PUSLINCH, Ont. — The deaths of at least 40 racehorses in a massive barn fire is more than just a professional catastrophe — it’s akin to losing members of a family, one trainer said Tuesday.
Dan Lagace was working with seven horses who were being housed at the Classy Lane Stables in the southern Ontario town of Puslinch, about 20 kilometres south of Guelph. All of his animals and at least 33 more perished Monday night in a blaze that could only be subdued through the efforts of 50 firefighters from multiple communities.
Lagace said he got word of the fire around 11 p.m. Monday — around the same time fire officials said the blaze was reported by a neighbour.
He rushed to the scene from his home in nearby Cambridge, but said he could only stand helplessly by as the building that contained both his livelihood and loved ones was engulfed in flames.
“It’s almost like losing a child. These horses, they’re every part of your life,” the 38-year-old said in a telephone interview. “On Christmas morning, when other people are opening gifts with their kids and stuff like that, we’re out at the farm making sure they’re taken care of first. On Sunday mornings when other people are sleeping in, we’re there too.”
Lagace said the blaze also represents a devastating professional setback. He said he has virtually nothing left, since equipment amassed over years was also destroyed in the fire.
Classy Lane co-owner Jamie Miller flew home from Florida on Tuesday to assess the damage.
“There’s five companies that are out of business right now because they’ve got no horses, the help has no job, the trainers have no horses to train, and these people love — absolutely love — the horses, and they live by them,” he told TV news channel CP24 when he arrived at the scene.
Grief over what’s being described as a multimillion-dollar fire is not just confined to the owners and trainers, according to Puslinch’s fire chief.
Steven Goode said the community is now trying to process one of the most significant emotional and financial losses in its history as officials with the Ontario Fire Marshal’s Office launch an investigation to determine its cause.
“We consider this a horse community and it is absolutely devastating,” Goode told a news conference.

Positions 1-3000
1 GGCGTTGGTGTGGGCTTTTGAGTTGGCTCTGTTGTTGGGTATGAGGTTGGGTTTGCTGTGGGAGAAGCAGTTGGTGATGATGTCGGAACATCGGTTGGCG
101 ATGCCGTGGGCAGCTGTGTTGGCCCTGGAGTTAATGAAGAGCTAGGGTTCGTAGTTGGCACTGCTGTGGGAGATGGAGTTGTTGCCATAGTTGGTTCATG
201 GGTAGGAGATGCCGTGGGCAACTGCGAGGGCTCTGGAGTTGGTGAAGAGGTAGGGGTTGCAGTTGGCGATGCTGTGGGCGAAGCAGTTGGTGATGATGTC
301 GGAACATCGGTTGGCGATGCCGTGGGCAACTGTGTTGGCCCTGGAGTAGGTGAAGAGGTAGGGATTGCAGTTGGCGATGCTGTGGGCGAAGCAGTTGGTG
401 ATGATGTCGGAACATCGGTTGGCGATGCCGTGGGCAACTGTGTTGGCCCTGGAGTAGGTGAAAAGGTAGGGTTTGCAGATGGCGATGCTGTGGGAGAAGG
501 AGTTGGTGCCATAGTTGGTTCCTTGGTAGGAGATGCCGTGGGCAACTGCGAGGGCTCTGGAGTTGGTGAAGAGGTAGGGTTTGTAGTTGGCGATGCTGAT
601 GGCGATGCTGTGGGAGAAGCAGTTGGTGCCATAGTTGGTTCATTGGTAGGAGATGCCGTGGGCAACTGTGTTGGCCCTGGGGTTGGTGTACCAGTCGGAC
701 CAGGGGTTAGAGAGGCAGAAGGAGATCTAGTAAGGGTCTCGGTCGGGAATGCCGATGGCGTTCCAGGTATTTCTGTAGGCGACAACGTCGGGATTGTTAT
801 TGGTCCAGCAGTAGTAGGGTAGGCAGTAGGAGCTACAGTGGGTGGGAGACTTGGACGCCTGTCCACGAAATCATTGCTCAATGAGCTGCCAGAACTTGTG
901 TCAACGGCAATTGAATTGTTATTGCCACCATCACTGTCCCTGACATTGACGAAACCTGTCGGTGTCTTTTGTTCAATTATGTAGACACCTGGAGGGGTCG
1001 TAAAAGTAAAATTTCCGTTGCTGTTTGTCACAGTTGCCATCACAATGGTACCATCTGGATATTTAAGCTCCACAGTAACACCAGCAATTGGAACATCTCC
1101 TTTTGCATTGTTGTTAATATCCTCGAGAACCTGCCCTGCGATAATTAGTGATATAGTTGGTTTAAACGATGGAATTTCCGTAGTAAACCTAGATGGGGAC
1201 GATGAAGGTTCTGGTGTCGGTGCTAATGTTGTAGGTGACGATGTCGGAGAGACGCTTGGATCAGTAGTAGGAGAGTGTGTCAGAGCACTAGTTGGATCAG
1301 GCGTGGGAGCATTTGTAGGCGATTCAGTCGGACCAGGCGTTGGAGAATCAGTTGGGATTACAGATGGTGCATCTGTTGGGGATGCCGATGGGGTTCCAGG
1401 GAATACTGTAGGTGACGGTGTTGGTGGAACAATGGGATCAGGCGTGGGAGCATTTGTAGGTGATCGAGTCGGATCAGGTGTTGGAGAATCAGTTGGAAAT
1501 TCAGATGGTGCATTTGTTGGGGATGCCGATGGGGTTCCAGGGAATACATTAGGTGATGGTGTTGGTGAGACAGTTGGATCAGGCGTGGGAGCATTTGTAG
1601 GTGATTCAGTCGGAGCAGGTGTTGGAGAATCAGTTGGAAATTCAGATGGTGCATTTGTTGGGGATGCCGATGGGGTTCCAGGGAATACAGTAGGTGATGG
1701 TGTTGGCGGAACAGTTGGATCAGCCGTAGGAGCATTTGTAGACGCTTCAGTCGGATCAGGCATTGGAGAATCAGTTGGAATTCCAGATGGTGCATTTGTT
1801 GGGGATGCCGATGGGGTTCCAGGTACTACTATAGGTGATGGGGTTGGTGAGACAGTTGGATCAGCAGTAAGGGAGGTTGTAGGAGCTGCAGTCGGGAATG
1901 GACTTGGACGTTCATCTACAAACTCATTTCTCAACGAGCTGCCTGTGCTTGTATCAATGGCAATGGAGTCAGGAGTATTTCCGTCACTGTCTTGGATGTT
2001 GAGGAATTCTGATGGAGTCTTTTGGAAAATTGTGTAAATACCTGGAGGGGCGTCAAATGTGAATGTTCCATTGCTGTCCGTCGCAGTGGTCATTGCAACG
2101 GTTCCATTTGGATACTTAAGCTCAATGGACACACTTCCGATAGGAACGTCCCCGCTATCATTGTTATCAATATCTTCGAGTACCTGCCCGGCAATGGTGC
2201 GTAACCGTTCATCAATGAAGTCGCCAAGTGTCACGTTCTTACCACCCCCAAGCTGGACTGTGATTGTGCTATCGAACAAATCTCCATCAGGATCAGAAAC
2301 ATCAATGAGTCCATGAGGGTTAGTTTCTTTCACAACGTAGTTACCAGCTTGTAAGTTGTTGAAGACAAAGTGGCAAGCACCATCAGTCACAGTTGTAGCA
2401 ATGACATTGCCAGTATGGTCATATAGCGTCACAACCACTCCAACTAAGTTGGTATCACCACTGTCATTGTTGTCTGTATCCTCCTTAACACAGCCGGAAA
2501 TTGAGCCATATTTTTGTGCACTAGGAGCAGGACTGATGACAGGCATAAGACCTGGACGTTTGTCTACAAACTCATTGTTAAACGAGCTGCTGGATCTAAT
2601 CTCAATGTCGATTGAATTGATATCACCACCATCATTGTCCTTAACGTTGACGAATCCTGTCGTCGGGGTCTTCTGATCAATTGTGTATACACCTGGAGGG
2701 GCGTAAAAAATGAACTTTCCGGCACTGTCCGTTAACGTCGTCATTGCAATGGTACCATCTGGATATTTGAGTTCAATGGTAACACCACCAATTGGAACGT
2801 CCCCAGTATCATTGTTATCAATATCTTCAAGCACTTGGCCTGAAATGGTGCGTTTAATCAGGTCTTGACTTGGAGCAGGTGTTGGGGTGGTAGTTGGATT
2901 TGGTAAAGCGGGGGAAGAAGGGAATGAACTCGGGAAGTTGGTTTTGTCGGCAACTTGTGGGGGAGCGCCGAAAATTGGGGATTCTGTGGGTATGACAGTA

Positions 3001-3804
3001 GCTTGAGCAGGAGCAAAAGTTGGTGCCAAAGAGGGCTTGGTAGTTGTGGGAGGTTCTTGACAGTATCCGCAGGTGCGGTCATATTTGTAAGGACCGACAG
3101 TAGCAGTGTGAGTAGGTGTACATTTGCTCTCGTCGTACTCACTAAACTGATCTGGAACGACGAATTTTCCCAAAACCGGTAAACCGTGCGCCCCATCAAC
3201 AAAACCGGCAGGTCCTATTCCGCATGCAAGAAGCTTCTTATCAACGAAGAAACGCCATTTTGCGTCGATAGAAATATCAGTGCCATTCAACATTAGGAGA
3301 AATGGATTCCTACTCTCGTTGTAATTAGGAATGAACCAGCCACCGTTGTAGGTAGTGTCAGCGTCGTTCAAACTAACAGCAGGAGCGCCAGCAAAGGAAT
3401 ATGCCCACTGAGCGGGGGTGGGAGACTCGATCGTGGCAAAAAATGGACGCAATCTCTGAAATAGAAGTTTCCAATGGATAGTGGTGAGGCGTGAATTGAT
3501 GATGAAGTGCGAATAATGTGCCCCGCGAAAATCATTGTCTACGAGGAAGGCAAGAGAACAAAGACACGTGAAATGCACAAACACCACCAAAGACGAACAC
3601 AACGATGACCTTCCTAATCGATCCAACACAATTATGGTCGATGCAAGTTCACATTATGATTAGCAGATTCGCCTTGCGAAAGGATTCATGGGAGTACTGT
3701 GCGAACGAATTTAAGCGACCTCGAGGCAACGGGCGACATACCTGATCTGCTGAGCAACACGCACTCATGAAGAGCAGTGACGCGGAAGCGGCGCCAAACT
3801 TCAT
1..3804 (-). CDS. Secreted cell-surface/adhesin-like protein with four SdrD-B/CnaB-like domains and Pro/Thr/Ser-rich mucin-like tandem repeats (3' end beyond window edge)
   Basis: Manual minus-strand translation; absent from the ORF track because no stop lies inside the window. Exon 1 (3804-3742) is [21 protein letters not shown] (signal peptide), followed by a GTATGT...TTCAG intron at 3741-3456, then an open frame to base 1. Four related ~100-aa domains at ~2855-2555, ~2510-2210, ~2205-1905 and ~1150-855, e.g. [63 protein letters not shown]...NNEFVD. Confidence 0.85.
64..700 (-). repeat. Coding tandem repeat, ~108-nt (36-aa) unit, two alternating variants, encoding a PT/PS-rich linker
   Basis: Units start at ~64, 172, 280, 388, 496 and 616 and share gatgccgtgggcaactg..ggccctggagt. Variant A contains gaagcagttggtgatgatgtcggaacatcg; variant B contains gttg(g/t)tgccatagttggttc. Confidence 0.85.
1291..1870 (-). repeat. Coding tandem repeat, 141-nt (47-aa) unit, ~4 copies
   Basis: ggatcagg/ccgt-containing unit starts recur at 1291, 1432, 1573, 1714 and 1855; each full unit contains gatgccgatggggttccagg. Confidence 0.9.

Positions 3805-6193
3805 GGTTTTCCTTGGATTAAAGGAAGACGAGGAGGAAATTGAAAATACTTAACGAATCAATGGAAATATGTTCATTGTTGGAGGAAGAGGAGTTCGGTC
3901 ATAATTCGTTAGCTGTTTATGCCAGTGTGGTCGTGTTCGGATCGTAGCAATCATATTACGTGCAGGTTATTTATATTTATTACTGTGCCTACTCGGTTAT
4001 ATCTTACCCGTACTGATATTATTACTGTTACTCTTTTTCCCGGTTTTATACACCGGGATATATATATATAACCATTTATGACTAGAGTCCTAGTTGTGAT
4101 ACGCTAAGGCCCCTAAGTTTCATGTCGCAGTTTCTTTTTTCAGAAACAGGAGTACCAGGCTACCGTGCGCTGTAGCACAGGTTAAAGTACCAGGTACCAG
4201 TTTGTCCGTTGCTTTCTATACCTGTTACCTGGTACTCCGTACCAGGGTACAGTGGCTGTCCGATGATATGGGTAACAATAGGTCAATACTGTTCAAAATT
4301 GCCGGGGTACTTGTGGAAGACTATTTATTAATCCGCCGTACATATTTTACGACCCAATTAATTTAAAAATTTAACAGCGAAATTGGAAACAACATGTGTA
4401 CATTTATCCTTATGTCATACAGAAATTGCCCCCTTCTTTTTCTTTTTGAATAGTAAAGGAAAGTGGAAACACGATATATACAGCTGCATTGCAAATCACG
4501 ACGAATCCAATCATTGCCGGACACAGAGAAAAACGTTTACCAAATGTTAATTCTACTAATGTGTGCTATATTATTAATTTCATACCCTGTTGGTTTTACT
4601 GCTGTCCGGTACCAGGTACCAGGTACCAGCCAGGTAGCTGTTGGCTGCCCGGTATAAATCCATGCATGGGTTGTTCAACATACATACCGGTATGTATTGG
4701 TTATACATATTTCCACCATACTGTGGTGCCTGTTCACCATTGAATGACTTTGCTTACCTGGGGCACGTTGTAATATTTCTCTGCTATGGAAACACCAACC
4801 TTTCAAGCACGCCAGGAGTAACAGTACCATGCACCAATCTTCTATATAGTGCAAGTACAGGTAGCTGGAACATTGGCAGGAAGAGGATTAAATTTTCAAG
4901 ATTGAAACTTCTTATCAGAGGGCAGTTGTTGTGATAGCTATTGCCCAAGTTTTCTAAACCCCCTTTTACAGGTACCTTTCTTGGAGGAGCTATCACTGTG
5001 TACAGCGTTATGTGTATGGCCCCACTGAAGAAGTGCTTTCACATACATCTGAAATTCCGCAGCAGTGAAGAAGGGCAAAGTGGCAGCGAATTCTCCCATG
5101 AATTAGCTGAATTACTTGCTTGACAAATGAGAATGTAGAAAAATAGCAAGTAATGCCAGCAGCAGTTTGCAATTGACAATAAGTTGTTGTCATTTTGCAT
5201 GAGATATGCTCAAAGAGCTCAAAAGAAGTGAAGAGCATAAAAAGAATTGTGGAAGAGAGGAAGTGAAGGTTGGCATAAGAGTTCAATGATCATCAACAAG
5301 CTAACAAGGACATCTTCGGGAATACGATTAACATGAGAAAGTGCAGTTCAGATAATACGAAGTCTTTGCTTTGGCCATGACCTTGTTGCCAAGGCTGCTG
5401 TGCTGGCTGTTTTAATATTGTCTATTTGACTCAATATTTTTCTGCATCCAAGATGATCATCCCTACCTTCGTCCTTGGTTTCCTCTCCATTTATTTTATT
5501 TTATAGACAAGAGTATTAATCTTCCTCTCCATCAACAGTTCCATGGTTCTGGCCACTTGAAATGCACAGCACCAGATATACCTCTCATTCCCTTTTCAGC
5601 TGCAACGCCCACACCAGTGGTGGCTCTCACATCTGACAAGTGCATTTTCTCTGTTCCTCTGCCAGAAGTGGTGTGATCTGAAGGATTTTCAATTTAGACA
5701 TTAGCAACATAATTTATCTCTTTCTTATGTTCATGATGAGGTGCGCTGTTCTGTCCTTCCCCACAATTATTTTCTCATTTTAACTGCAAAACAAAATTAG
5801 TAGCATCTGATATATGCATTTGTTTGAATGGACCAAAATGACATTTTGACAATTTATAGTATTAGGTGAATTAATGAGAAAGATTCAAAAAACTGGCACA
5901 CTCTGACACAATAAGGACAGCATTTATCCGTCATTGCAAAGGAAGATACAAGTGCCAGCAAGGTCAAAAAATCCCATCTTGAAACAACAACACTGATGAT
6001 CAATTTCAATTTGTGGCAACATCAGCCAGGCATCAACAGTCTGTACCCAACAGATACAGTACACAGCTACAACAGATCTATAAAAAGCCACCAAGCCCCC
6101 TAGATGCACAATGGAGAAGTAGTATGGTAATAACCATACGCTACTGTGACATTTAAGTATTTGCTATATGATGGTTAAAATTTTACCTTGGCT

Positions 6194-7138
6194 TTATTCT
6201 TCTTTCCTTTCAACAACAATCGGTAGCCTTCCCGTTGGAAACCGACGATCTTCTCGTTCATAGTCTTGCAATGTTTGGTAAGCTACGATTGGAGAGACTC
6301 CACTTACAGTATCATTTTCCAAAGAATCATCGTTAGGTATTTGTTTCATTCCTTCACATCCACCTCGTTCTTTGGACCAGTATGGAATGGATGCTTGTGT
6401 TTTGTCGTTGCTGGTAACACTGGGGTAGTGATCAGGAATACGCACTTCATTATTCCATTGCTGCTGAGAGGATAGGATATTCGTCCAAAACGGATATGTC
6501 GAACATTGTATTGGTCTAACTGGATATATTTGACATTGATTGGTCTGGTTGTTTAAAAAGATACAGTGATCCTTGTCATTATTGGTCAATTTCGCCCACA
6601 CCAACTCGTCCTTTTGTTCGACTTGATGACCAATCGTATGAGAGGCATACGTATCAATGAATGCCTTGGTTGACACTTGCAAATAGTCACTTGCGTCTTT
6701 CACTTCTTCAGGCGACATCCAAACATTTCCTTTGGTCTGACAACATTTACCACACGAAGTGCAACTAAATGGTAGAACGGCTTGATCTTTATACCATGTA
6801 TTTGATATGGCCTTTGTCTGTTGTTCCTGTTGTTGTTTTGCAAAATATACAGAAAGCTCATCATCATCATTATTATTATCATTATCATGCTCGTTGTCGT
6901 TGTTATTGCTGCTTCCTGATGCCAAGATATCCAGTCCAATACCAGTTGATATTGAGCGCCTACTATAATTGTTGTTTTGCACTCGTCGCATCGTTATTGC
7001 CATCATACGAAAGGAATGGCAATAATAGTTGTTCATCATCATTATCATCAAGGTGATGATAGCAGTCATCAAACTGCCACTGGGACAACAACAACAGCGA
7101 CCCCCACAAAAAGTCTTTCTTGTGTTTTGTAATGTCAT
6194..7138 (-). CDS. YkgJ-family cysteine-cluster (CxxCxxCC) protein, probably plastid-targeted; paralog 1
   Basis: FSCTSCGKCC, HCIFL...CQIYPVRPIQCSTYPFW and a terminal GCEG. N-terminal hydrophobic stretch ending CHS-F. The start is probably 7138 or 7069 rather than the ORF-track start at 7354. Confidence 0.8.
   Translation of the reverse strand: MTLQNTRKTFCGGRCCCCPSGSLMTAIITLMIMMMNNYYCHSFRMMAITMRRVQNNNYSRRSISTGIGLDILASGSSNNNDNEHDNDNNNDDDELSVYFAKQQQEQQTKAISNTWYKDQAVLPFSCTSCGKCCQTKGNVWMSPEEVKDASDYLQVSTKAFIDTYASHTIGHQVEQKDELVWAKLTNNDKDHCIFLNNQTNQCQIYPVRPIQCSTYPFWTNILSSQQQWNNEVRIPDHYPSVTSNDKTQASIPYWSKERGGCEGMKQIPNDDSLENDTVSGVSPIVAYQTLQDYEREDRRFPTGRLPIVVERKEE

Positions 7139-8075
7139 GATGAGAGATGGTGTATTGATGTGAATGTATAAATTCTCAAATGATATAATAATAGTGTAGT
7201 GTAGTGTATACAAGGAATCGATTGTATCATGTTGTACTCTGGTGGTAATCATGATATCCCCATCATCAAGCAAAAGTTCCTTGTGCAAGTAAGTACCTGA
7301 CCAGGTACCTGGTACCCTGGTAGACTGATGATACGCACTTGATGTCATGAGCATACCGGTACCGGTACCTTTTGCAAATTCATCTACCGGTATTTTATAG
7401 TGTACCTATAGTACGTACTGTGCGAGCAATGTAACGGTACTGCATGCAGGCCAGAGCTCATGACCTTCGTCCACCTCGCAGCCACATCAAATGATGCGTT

The fire broke out on a night when temperatures dipped as low as -20 C.
Local crews responded quickly, but found the barn with at least 40 horses inside fully engulfed in flames once they arrived on scene, Goode said.
The dozens of firefighters from Puslinch, Guelph, Cambridge and Hamilton had to struggle with adverse conditions caused by the frigid temperatures, he said, adding the wintry weather caused hose lines to keep freezing up and created challenging road conditions.
Goode declined to say exactly how many of the racehorses died in the fire, but described it as a “multimillion-dollar” blaze that is “the highest dollar loss that we’ve experienced in our township.”
Neither Lagace nor fellow trainer Ben Wallace had any safety concerns about the facility before the fire broke out.
Wallace, a decorated trainer once honoured with the O’Brien award for Canada’s trainer of the year, said he’d been using the Classy Lane Stables for more than a decade.
“It’s a state-of-the-art facility,” said Wallace, who lost 17 horses in the blaze. “It’s owned by great people. They were diligent and did everything that certainly I felt was necessary.”
Classy Lane co-owner Barb Miller said the horses traditionally raced at the Mohawk, Woodbine and Flamboro Downs racetracks in southern Ontario.
The Classy Lane website says the facility opened in 2003 and has five barns that accommodate 222 horses.
By Tuesday afternoon, several crowdsourcing campaigns had begun to help raise money for those impacted by the fire. One GoFundMe campaign had raised more than 10 per cent of its $15,000 target in its first hour.